What Is A Tongue Crib?

Last Updated: June 2, 2022By Tags: ,

Have you ever seen a crib that looks like someone took the tongue of your shoe and turned it into a crib? Well, if you’re like most people you probably thought to yourself what in the world is that? This week we’re going to talk about what it’s called and why it was invented! Let’s start by looking at its name, it’s called a tongue crib, also known as a cowboy crib or cowboy cradle.


How Does A Tongue Crib Work?


When we are infants, our parents put us in a crib. As babies and young children grow, they begin to rely on us less and less. Eventually, they’re no longer walking around with arms outstretched for a hug before going to sleep; instead, we put them into their own beds, where they can go by themselves. A tongue crib is a much-needed step toward independence for adults who want to learn how to fall asleep on their own. However, there are some things you should know about it that might make your transition just a little bit easier.


How A Tongue Crib Appliance Can Help?


Tongue cribs, also known as tongue retainers, hold your tongue in place. This helps keep you from swallowing it (which can cause choking or suffocation) and keeps your airway open during sleep. The device attaches to your teeth using special custom-fitted brackets to help keep it in place. Your doctor will likely recommend a tongue crib if: you have obstructive sleep apnea, you had surgery on your jaw or facial structure that weakened muscles affecting swallowing, or your birth control failed and you became pregnant. If you suspect one of these things might be true for you and are considering a tongue crib or mouth guard, call us today at 973-823-5770 or contact us here to see if we’re able to help with other concerns as well!


How To Choose The Right Tongue Crib For Your Baby?


In order to choose a tongue crib for your baby, you need to be sure that you are getting one that is made of strong and durable materials. This will make it last through all stages of teething for many years. Don’t worry too much about finding one with a lot of bells and whistles because all you need is a decent sized top that keeps baby secure and somewhat upright so they can look around when they are teething. If there aren’t any toys or teethers attached to it, then you can always purchase those separately in order to give baby something fun to chew on as well.


How Much Does A Tongue Crib Cost?


Most tongue cribs cost between $50 and $100, although it’s possible to find a used one online for a cheaper price. Be careful when you’re shopping online though—it can be difficult to determine if a product is legitimate. If you plan on buying used, buy from someone you know or use an established website (such as eBay). If your dentist recommends a new tongue crib, call around to other dentists in your area to see if they offer it at their office or if they recommend another brand. It’s also possible that your dentist will let you borrow one until you can afford one of your own. In that case, make sure to ask them how often it should be replaced and for how long as well as any other details about care before making a purchase.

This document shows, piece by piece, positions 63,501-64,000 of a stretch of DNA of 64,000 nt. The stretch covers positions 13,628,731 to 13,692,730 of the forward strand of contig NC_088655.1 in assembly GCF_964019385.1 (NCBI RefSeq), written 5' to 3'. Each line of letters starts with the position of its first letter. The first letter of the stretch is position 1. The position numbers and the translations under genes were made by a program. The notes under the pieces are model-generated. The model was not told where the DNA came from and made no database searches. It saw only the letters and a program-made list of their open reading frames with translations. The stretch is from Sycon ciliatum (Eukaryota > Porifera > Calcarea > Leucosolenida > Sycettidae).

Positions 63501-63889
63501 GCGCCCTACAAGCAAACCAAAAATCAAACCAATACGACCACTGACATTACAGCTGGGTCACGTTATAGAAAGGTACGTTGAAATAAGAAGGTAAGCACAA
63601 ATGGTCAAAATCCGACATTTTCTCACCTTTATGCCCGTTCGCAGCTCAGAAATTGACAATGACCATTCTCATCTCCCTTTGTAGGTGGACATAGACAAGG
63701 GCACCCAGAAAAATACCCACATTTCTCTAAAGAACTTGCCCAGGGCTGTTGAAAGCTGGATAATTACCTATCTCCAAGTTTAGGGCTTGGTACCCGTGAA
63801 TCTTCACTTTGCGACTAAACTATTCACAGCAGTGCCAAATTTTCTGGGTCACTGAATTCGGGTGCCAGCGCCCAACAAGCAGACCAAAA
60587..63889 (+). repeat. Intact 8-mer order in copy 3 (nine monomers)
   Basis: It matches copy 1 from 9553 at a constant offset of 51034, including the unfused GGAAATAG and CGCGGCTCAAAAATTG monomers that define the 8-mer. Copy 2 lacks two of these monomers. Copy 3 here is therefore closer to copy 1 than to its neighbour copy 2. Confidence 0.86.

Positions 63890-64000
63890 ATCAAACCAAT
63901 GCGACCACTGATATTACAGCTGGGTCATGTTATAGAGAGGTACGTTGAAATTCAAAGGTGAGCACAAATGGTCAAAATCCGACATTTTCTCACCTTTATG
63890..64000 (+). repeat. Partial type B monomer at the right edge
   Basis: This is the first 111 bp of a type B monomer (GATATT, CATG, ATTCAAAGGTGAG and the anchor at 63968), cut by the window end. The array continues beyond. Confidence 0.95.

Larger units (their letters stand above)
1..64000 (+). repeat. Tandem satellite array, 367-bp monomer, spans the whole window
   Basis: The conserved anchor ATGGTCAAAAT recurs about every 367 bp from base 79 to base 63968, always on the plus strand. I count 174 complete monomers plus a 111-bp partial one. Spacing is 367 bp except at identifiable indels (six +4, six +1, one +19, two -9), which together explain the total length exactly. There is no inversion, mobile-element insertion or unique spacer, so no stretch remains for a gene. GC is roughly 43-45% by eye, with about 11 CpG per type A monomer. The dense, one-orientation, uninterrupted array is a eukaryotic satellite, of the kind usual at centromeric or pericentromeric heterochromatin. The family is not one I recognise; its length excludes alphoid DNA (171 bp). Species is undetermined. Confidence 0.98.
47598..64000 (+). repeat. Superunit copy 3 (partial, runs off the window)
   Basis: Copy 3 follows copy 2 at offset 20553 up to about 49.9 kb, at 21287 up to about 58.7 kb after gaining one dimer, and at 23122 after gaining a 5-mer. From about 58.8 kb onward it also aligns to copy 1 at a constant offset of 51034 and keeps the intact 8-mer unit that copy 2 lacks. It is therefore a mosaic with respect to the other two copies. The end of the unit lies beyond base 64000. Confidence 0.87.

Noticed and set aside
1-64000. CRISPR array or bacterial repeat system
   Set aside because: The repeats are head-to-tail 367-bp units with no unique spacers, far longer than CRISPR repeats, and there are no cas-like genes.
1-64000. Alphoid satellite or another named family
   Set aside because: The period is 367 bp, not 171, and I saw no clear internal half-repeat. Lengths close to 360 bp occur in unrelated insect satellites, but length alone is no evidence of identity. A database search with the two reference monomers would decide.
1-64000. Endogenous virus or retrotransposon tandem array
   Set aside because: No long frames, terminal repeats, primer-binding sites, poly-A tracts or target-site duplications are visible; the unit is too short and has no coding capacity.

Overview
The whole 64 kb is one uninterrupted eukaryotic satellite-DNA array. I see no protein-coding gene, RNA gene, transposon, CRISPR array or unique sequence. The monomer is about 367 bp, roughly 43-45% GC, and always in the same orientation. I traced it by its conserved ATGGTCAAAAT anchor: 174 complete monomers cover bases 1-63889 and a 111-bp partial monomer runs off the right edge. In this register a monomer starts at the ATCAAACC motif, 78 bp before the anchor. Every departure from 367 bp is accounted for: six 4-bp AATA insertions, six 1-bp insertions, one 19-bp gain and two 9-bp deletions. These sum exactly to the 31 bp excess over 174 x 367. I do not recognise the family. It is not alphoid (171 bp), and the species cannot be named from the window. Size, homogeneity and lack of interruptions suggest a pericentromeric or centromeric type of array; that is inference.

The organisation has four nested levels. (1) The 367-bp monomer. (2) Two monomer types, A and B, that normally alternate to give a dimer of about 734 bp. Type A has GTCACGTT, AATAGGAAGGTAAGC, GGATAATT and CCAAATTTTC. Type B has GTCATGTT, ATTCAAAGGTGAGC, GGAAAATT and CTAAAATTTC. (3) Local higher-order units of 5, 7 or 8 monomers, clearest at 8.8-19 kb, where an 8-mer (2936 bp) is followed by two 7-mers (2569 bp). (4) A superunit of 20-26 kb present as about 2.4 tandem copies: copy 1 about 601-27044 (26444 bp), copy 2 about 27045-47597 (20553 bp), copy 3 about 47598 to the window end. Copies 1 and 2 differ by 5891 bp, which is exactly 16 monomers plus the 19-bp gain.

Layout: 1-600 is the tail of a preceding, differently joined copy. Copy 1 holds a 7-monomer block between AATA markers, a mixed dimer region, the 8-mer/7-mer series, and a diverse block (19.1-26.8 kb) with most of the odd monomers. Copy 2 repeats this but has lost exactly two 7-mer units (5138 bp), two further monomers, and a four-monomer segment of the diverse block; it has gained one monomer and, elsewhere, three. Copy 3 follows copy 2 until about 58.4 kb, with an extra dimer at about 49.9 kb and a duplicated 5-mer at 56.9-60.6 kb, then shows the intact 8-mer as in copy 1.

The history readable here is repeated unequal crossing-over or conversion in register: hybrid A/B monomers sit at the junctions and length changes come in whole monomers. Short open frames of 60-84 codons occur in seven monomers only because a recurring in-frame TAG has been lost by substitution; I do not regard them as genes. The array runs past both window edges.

Are Tongue Cribs Removable?


There are many different types of tongue cribs. In most cases, they are removable and can be taken out at night or when eating solid foods. Some people do wear them all day, but it is not typically recommended by doctors because of difficulties with speech and swallowing. No matter what type you choose, however, a tongue crib will help to keep your mouth in better alignment. Therefore, if you wear it consistently, it may decrease your need for future surgeries or provide more comfort for a procedure you are currently going through. If you have any questions about tongue cribs or think one might work well for you, talk to your doctor about all options!


What Are The Benefits Of Using The Tongue Guard?


The tongue guard offers an array of dental benefits including better oral health and improved comfort during sleep. If you have a tendency to grind your teeth at night, wearing a tongue crib is often a viable alternative to traditional night guards. The tongue has many nerve endings, making it vulnerable to damage when worn as a mouthguard. To prevent additional discomfort, be sure to buy one made of soft, pliable material such as plastic or silicone—the kind that are shaped like horseshoes or U-shapes. These will mold over your teeth without irritating your tongue and fit comfortably behind your top and bottom teeth while you sleep. When compared with other types of dental accessories, night guards are notoriously bulky.